I think there are natural players who can pick a cue up and make the ball dance from the cot and there are thinkers who have to learn and grind. The natural talent players can't understand why the thinkers make it so complicated and the thinkers think the natural flair players will come unstuck under pressure and I've seen many arguments with both arguing their corner when someone say just get down and hit it and things will just happen............hallelujah it's a miracle.

    But I accept both opinions as they have a place.

    I also accept that even the greatest of natural players, no matter what they say, have had some sort of coaching from someone who is a head doctor or from someone who has been there and done it and has something to share, especially when that person is going through their first real winning drought.

    A coach at the beginning I think is a great thing as it can take years to correct those initial poor set up problems and maybe the coach may change as the players ability and performance gets better but I think it's a good idea to have a sounding board at all levels, another set pf eyes to run over things you might not be able to see.

    In every dead ball ball sport you can be slightly changing something until that thing is now different, can you see yourself doing this? Well that's not easy.

    Greg Norman (golfer) used to go back to his coach once a year in the off season and say, "Teach me how to play golf from the beginning." All he used the sessions for was for the coach to check he was still doing the things he thought he was so he hadn't become something different.

    Personally I like that thinking, but accept that's not for everyone and they feel they are at the level they like and will remain there without interference, that's why I like sports, you have to decide what you think is right and enjoy or suffer the consequences!

    Just my humble opinion...........

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    Quote Originally Posted by ace man View Post
    It is just that most players have totally unrealistic expectations and day dream way too much. Not to even mention #1 mistake of thinking that their best game is their average stuff.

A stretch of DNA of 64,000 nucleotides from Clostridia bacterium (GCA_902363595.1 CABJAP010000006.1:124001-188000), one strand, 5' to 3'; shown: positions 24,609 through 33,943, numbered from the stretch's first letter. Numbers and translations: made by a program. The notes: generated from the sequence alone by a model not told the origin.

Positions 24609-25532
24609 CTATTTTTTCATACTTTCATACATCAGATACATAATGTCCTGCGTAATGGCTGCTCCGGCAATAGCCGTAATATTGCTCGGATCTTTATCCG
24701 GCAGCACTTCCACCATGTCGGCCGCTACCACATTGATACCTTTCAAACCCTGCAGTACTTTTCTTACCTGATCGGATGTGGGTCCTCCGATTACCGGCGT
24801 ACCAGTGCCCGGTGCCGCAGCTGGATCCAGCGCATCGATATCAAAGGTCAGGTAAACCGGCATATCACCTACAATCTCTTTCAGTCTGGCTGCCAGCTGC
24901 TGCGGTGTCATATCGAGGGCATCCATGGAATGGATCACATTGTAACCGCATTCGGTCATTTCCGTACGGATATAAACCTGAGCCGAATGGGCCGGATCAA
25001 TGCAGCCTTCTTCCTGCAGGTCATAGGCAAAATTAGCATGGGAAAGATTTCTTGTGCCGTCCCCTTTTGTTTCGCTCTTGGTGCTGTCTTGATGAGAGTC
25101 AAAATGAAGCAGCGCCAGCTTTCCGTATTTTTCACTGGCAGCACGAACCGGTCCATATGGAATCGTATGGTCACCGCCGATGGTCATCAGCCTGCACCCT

Couldn't agree more.

    You've only got to ask, "What's your average break and it's a question that conjures up all sorts of opinions as to how you answer it but they will generally be along the lines to show that the player is actually better than he/she is.

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    A good coach is someone who has the ability to motivate you to want to practice as much as you can and drives you on to do better.

    One thing I've learned from having coaching at this game myself is to always turn a negative into a positive. If you make a mistake like miss a pot, etc, always think of what the positives were on the shot, or what you learnt from it.

    Also, if you go to the table thinking: This is a difficult shot, chances are, you will miss it!If however, you go to the table in a positive frame of mind and think: "Yeah, I can pot this, it's well within my ability", then the chances of it going in increase IMHO....Obviously positive thinking alone will not make you improve but with snooker, it is half the battle....

    The film with Denzel Washington Man on Fire springs to mind. The gunshot holds no fear. In this case, the snooker table holds no fear!

    I suppose the point is to be positive - but not to the point of being arrogant or deluded....
    Follow my snooker Articles/stories on Twitter@chrisgaynor2

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    Quote Originally Posted by ace man View Post
    If a coach promises his student certain result in competitions after a coaching session, then that's dangerous. I think a student will experience frustrations should he not achieve what he was hoping for.
    I certainly hope a coach would downplay expectations.

    About snooker not being everyone's game. On a contrary, it is everyone's game.
    It is just that most players have totally unrealistic expectations and day dream way too much. Not to even mention #1 mistake of thinking that their best game is their average stuff.
    Are you saying everyone can turn in an snooker player and all what he needs to do is pick up the cue and put hard work in ???

    Good post btw ,

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    Quote Originally Posted by chrisg View Post

    The film with Denzel Washington Man on Fire springs to mind. The gunshot holds no fear. In this case, the snooker table holds no fear!
    He died in that film.........

  10. #20
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    Quote Originally Posted by Shockerz View Post
    He died in that film.........
    Still, he taught the girl how to have no fear of the swimming pool!
    Follow my snooker Articles/stories on Twitter@chrisgaynor2